The Mother Of Pearl’s Secret


Pharmaceutical name: Margaritiferae Concha usta
Chinese name: Zhen Zhu Mu
English Name: Mother of Pearl
Family: Pteriidae
Standard species: Hyriopsis cumingii (Lea); Cristaria plicata (Leach); Pteria martensii (Dunker)
Salty, cold, and heavy in weight, Mother of Pearl is the inner lining of the pearl-producing mollusks shell. Hyriopsis cumingii (Lea) and cristaria plicata (Leach) are, for the majority, produced in lakes, rivers, and marshes in China. Pteria martensii (Dunker) is primarily produced in coastal areas of Hainan, Guangdong, and Guangxi provinces. Mother of Pearl is gathered all throughout the year and fully cleansed, removing all dirt and impurities. For medical purposes, the whole shell is used, pulverized into small pieces or grinding into a fine powder. It may be either crude or calcined.


Traditionally, Mother of Pearl is popularly used as a calming substance in China. It calms the liver, calms the spirit, subdues yang, clears liver heat, improves vision, and tranquilizes the heart and mind.
Scientific research has showed that Mother of Pearl contains many minerals (calcium, Zinc, magnesium iron etc.) and amino acids. It has properties of anti-aging, anti-oxidant, sedation and skin beauty. Powder and cream from Mother of Pearl are popularly used as skin beauty agent and are said to help remove marks and stains to prevent winkles and sagging associated with aging.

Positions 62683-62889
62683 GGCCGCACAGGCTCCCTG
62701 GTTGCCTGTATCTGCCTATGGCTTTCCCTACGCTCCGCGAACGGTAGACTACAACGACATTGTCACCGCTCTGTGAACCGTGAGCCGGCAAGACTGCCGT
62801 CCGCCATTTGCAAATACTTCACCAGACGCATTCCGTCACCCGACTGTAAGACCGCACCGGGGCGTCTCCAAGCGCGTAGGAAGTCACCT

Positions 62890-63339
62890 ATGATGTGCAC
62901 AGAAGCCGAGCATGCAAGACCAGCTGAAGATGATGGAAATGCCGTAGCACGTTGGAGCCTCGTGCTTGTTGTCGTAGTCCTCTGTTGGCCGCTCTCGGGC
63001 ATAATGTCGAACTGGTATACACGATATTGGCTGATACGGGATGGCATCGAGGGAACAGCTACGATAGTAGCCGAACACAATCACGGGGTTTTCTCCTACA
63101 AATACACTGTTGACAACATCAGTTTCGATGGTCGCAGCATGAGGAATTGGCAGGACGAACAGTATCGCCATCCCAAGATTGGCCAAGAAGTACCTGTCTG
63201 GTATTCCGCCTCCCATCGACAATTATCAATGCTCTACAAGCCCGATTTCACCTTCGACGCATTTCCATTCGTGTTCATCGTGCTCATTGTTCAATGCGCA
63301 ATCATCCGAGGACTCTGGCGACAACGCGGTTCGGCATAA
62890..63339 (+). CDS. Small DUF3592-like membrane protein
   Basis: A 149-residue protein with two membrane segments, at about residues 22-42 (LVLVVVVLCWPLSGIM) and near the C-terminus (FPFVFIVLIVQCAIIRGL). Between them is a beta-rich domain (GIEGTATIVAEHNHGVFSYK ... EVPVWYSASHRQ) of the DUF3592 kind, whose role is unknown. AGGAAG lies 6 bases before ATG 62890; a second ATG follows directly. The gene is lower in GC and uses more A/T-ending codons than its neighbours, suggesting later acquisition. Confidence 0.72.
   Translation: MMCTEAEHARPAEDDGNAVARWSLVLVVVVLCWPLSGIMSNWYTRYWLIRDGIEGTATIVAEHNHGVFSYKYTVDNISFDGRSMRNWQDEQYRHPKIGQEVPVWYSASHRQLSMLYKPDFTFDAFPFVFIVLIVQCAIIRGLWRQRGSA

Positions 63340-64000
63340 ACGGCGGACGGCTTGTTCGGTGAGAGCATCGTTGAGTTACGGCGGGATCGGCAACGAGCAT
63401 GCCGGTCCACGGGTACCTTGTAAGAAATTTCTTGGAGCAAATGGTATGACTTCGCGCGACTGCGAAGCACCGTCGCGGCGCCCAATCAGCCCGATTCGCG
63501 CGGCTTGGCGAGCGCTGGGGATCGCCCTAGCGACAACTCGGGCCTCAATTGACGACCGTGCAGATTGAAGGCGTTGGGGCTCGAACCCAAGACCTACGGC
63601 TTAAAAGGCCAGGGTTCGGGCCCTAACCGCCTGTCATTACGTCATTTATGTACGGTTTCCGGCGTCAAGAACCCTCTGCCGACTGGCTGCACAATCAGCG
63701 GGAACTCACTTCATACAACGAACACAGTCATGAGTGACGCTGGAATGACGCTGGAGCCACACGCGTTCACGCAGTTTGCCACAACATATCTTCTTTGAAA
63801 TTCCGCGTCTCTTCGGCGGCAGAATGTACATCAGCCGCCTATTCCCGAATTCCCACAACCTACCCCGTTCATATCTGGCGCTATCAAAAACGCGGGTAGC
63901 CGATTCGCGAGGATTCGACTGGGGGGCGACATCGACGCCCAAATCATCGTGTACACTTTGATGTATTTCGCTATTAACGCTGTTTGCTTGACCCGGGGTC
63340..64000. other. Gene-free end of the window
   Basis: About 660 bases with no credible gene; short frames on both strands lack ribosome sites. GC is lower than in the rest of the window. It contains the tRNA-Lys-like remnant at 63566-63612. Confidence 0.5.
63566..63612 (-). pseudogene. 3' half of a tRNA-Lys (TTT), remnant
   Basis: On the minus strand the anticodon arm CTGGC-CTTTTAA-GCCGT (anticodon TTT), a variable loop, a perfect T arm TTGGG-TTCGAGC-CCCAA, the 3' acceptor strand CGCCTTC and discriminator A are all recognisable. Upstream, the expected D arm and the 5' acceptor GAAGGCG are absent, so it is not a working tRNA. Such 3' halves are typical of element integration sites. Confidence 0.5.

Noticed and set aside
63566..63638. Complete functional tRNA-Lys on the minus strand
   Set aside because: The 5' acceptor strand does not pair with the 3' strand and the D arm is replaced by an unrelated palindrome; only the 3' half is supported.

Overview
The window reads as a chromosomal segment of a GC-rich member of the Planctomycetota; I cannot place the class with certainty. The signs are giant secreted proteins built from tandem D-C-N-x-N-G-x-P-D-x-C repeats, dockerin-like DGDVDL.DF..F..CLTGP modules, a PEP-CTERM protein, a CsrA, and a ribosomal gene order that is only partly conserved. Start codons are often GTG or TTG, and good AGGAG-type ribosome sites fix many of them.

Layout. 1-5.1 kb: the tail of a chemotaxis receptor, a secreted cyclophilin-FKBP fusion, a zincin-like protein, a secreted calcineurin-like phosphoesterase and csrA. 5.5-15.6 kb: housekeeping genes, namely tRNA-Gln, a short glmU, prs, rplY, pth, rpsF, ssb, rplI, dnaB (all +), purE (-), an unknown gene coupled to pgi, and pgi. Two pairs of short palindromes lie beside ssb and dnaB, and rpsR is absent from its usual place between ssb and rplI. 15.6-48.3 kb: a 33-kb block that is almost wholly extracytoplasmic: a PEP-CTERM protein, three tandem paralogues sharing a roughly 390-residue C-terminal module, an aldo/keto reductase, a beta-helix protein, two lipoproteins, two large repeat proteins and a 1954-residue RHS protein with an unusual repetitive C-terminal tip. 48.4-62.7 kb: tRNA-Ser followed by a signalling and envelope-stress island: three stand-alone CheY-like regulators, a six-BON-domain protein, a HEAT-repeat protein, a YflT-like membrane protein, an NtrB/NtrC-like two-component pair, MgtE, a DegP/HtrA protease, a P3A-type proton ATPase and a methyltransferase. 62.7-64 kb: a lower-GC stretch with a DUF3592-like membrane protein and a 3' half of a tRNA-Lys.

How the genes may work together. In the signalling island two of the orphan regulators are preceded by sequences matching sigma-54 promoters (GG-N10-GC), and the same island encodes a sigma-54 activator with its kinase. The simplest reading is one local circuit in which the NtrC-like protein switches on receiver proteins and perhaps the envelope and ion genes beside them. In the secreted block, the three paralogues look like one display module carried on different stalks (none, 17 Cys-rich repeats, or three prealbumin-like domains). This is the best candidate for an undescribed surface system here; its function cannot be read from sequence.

Combined with other herbs, Mother of Pearl are also used in improving the symptoms related to anxiety such as uneasiness, worrisome, sleeplessness, fatigue etc. It is also used for eye problems, such as red eyes, dry eyes and blurred vision, combined with herbs like selfheal spike (Spica Prunellae), butterfly bush flower (Flos Baddlejae), cassia seed (semen Cassiae) and wolfberry fruit (Fructus Lycii). The calcined mother of pearl is beneficial for dryness, therefore it is applied specifically for eczema and certain skin problems.


If you are pregnant and want to use Mother of Pearl internally, consult your primary care doctor. There is not enough data about the safety of Mother of Pearl in children and breast-feeding mothers.


[1]. Chang ZF, Jia DX and Bare J. Chinese Materia Medica edition b 2014, people’s medical publication house, pp499-500.
[2]. Bensky D, Clavey S, and Stöger E. Chinese Herbal medicine, Materia Medica 3rd edition 2004, Eastland Press INC, pp920-921.

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